Still, the 2020 election results tell a more complicated story for Democrats than a simplified Hollywood script. Mr. Trump lost, but Republicans gained seats in the House and kept control of the Senate for now with runoff elections looming for two Senate seats in Georgia. And Democratic hopes to make gains in statehouses were mostly dashed. The margins were razor-thin even pre-election, though some polls had Democrats dreaming (Texas! Ohio! Iowa!) of an emphatic repudiation of Trumpism that did not arrive.
“Dance to your demise,” warned a sign held at a gathering of Trump supporters in Harrisburg, Pa. Similar pro-Trump demonstrators counterprogrammed Democratic celebrations in the capitals of Lansing, Mich., and Madison, Wis., a reminder of how divided the nation remains.
In Detroit, Hasan Beydoun, the owner of the Rafic’s On the Go food truck, said he was happy to contribute in a small way to the party with free cartons of chicken tenders, falafel and french fries, handed out to a hungry crowd of several hundred people.
Among them was Bruce Fealk, 67, who, at protests for the past four years, has been wearing a prison jumpsuit topped by a gigantic papier-mâche head made to resemble a snarling Donald Trump. Now he is planning a retirement ceremony for the 10-pound prop.
“On Jan. 20, no matter how cold it is, in the middle of a snowstorm, we’re going to have some kind of celebration,” said Mr. Fealk, who lives in the Detroit suburb of Rochester Hills. “And I’d like to burn it, in a bonfire would be good — maybe with some marshmallows.”
If defeat is an orphan, then Mr. Biden’s victory has many parents. Black voters in cities. College towns that turned out. Progressive enclaves that voted en masse. White suburban women who rejected Mr. Trump. White blue-collar workers who voted, even just ever so slightly, in greater numbers for Mr. Biden than they did for Hillary Clinton.
In Pennsylvania, the four suburban counties that ring Philadelphia netted Mr. Biden about 94,000 more votes than Mr. Trump, compared with Mr. Trump’s numbers against Hillary Clinton four years ago — enough to offset Mr. Trump’s entire margin of victory in 2016 and to account for his full deficit when the race was called in 2020.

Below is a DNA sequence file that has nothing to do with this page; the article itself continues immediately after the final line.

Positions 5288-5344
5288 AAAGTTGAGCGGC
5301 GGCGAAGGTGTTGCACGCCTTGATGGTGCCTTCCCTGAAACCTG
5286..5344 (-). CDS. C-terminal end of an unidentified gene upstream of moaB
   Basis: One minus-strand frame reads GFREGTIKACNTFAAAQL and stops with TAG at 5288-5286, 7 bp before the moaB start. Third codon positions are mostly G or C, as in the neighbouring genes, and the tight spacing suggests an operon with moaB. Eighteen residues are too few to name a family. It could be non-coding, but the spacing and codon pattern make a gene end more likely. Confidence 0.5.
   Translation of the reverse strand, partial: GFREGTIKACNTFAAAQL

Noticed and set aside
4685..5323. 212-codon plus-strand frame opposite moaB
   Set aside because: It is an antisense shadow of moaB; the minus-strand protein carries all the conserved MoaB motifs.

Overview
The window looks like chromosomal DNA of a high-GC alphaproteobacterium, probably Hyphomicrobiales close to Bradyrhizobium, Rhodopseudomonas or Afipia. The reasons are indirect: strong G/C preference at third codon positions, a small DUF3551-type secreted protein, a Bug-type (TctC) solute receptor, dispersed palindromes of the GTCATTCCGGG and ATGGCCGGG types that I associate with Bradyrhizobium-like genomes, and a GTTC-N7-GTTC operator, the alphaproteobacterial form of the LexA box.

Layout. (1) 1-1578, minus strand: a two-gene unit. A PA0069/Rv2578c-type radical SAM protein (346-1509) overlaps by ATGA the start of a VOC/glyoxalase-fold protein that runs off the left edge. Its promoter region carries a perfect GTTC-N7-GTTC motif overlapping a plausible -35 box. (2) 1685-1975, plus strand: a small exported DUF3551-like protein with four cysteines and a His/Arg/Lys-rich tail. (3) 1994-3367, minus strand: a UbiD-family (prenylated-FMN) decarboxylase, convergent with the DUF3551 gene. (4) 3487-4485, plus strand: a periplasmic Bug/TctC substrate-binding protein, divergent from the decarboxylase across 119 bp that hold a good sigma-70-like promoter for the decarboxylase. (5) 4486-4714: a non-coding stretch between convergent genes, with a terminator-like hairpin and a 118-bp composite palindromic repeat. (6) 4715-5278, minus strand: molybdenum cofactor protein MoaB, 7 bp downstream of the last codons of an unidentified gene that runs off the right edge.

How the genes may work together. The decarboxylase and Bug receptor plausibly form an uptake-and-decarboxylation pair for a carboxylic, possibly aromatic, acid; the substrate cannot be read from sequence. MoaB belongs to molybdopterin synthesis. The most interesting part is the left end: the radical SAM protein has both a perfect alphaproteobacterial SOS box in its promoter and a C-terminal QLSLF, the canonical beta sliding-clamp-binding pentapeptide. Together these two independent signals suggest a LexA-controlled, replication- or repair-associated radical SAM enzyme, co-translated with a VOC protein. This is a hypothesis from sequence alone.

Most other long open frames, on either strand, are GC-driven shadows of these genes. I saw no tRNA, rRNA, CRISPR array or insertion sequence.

“There is enough of us here to be the country others in the world believed we were before,” Julie Strauss, 65, who lives in Montgomery County, part of that suburban ring, said as she shopped at the local cooperative. She was heartened that the leaders of France and Canada had quickly weighed in to congratulate Mr. Biden.
Of the Trump era, she reflected, “It’s disheartening to have discovered in this process it wasn’t the America I thought it was.”
But on Saturday, the nation made history as Senator Kamala Harris became the first woman and the first woman of color to ascend to the vice presidency.
In a mostly Black area of North Philadelphia, Trevor Lewis, a 51-year-old construction contractor, voted for the first time this year. He wasn’t happy with Mr. Biden because of his past support for laws that imposed harsh sentences for minor crimes. But he came out to vote against Mr. Trump.
“When you’re Black, you know when somebody’s being racist,” he said. “He’s inciting groups like the Proud Boys and QAnon. Trump is a big kid with an ant farm and a magnifying glass, and we’re the ants.”
Balanced in the vote against the president, a uniquely energizing force, were voters who saw in Mr. Biden a sense of decency that they felt had been abandoned in White House.
“Thank God, America will be for the good of the people once again,’’ said Linda Gorski-Slear, 69, a retired dental hygienist in Washburn County, Wis. She said having a leader who would address the pandemic was urgent. “Biden cares about the people, not just going to the golf course on the weekend,’’ she said.
As it happened, when the race was called on Saturday, Mr. Trump was at his golf club in Northern Virginia, exactly the kind of suburban area his embracing of white grievance politics and cultural division has turned deeper blue. “Good riddance,” read one sign his motorcade passed.
Back in Ambler, Gina Donato, 46, said she had been crying a lot — first when Pennsylvania flipped and again when the presidential race was called. She had cried when Mr. Trump won, too, and it all felt just like things had come full circle.
“It was such a release,” she said. “Oh my God, this is the first time I’ve had hope in four years.”
Shane Goldmacher reported from Ambler, Pa., Nick Corasaniti from Philadelphia and Trip Gabriel from Pittsburgh. Jon Hurdle contributed reporting from Philadelphia, Jennifer Medina from Phoenix, Kathleen Gray from Detroit, Lazaro Gamio from Washington, D.C., and Kay Nolan from Madison, Wis.